FACEBOOK LIVE EVENT THIS WEEK
Please join me for my Facebook Live event:
Tuesday 1pm EDT/10am PDT
Update on PPP, financing, and strategies to help your business survive. Go here to join or to watch later.
And if someone forwarded you this newsletter, you should sign up here.
PPP loan forgiveness strategies
For those of you who were fortunate enough to receive a PPP loan, the clock has started ticking to qualify to have the loan forgiven. As a reminder, you must use at least 75% of your PPP funds on “payroll expenses” (salary, wages, commissions, group health insurance, retirement) and the other 25% can be used for rent and utilities.
Be certain to:
- Create and maintain a “paper trail” of your expenditures; in other words, make sure you can document each and every forgiveable expense
- Either create a new checking account for your PPP expenditures or keep a very detailed ledger—even if you are working with a bookkeeper or accountant
- If you are self-employed, write out a physical check as payroll to yourself each week—do not just transfer funds between accounts or withdraw cash
- Write down the date the PPP funds hit your bank account and the date eight weeks later—so you are constantly aware of the time period for expending the funds
Remember: while you must pay at least 75% on payroll expenses—and you cannot lessen the salary or hours of a personnel slot—it is my understanding that you do not need the individual worker to perform the same tasks nor do you need to have the exact same individual in that job. In other words:
You can use employees to do new/different tasks. For example, if your business is not yet fully functioning, you could have employees learn how to do social media marketing for you, or help you build your mailing list, or reorganize your inventory/office (if you’re allowed to be open).
If you have received a PPP loan, but you either do not have the demand to put all of your employees back to work and/or your employees are better off receiving unemployment benefits, please share with me your strategies and approaches. I want to hear from you! Send me your suggestions at firstname.lastname@example.org
Later this week: In my USA Today column, I’ll be discussing other fixes I suggest to make the PPP forgiveness provisions more realistic for the situation of many small businesses. I’ll share those suggestions with you.
AICPA calls for improved PPP forgiveness guidelines
The American Institute of CPA’s (AICPA), the nation’s leading organization representing accountants, have called on the Treasury Department and SBA to both clarify and modify the rules regarding forgiveness of PPP loans. In particular, a couple of their requests would serve to better fit the reality of America’s small businesses:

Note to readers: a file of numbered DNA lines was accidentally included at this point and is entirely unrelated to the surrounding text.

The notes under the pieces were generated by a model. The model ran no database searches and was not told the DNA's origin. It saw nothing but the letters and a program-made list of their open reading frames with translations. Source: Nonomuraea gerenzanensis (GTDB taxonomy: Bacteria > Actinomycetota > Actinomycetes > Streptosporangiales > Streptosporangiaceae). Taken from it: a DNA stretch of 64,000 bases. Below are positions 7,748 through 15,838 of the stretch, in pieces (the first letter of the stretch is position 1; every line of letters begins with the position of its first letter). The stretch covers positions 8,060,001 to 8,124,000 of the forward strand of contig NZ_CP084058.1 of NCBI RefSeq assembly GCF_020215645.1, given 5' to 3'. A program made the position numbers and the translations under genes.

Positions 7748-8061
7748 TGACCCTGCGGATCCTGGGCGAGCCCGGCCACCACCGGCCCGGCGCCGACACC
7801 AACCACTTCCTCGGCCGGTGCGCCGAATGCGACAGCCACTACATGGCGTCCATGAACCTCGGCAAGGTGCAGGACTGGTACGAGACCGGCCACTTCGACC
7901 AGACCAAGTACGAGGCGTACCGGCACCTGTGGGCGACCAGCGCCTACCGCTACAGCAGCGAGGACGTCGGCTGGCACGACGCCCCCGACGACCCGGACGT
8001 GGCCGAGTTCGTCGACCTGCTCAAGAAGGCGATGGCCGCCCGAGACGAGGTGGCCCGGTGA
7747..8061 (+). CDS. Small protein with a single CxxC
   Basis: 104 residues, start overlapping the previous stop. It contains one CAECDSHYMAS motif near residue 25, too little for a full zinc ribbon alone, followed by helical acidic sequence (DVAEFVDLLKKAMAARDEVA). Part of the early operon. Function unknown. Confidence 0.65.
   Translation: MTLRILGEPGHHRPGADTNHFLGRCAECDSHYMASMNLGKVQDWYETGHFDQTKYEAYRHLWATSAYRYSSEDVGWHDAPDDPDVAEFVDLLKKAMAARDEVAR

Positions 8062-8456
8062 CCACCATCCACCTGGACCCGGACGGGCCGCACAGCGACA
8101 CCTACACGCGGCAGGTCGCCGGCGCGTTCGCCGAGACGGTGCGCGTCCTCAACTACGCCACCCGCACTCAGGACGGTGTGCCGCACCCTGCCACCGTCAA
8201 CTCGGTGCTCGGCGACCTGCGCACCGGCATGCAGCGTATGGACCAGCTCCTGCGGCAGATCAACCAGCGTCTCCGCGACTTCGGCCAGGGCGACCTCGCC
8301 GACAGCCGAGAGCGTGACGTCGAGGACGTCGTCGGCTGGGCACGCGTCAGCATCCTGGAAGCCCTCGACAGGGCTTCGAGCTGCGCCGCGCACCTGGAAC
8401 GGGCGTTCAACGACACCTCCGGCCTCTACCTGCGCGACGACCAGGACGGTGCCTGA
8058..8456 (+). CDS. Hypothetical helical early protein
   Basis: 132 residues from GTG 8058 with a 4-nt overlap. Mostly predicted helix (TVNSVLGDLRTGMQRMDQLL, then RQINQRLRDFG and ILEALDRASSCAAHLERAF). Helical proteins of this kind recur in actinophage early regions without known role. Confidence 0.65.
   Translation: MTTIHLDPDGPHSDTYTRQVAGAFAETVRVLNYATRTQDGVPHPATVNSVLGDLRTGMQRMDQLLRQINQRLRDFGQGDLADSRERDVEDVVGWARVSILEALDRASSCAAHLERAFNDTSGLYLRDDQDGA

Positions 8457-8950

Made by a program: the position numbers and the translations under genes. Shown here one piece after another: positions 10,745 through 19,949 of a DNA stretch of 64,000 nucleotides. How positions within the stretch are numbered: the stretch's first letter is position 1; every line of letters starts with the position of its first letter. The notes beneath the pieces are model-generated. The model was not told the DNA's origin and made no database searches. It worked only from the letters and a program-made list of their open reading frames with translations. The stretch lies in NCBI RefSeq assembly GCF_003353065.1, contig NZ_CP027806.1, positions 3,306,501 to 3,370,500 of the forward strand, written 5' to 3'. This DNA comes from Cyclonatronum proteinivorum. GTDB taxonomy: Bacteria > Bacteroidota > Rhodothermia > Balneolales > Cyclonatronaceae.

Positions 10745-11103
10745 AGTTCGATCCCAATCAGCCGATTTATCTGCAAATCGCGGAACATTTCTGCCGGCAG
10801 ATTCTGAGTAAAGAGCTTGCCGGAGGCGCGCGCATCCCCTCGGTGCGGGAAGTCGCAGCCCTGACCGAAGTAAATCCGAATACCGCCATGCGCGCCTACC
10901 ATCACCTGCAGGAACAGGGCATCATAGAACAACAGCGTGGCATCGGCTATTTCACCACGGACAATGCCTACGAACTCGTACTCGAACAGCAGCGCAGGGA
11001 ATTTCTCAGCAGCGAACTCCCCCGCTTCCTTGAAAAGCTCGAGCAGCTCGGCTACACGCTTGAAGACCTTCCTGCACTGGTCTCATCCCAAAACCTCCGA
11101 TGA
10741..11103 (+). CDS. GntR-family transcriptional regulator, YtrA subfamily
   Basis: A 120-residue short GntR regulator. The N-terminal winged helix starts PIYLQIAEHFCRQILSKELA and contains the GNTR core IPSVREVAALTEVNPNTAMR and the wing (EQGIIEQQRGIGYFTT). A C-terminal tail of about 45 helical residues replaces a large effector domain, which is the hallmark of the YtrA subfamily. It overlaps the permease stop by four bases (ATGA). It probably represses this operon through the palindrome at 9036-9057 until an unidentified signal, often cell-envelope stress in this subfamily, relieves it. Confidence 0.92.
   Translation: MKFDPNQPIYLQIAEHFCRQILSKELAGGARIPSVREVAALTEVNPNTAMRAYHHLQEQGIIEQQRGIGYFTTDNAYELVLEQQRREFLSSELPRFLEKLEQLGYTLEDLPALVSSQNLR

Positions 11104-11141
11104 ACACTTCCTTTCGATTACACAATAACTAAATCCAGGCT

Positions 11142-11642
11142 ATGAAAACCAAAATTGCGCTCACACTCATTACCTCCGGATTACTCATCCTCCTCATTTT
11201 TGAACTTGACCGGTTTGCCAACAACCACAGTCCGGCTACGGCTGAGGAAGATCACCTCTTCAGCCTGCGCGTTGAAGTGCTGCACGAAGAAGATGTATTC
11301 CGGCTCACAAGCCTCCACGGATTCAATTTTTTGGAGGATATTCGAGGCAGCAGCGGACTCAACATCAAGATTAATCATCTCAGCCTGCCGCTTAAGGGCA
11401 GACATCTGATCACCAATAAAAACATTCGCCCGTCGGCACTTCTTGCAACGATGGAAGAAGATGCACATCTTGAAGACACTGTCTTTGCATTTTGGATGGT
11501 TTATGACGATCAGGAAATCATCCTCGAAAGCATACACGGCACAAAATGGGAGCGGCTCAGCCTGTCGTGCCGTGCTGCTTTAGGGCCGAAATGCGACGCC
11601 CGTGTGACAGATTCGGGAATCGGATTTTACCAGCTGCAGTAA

- The 8-week covered period under PPP should align with the beginning of a pay period, not the date loan proceeds are received.
- The 8-week period should commence when restrictions are lifted and the borrower is allowed to operate, not when loan proceeds are received, so small businesses have adequate funds to ramp up operations.
Time to Re-Open? Get Creative
I know you’re eager to re-open your business, but both you and your customers want to be safe. Fortunately, small business owners are creative—some are finding cautious, careful ways to begin to re-open in a limited way. These include:
- “Personalized shopping sessions” – Tracy Kramer Moss, owner of Whimby’s in Santa Clarita, CA is offering 30-minute appointments to her Thrift Shop. Each customer has the store to themselves, and Tracy disinfects surfaces between shoppers.
- Sharing posts of items for sale – Tracy has also asked her other small business owners to post one item for sale in each of their businesses which they’ll all then share in their social feeds to reach each others’ friends and customers. Small businesses unite!
- Appointment shopping – Scheffel’s Toys in Jacksonville, OR has a huge sign in its front window “Call for Appointment”, and I’ve heard of many other stores sending emails to regular customers letting them know that one-on-one appointments are available even when closed.
- A local winery is offering a “Winemaker Dinner” by teaming up with a local restaurant. You can pick up the dinner and a bottle of wine to go from the restaurant, and then the winemaker will join by Zoom to provide tasting notes.
I will discuss all this further during my Facebook Live session—Tuesday, May 5 at 1pm EDT/10am PDT—and in future Facebook Live sessions. Go here to join or to watch later. Learn more in future newsletter updates as well. Sign up here if you are not already on my mailing list.
Stay well. Stay home. Stay in business.
Copyright Rhonda Abrams, 2020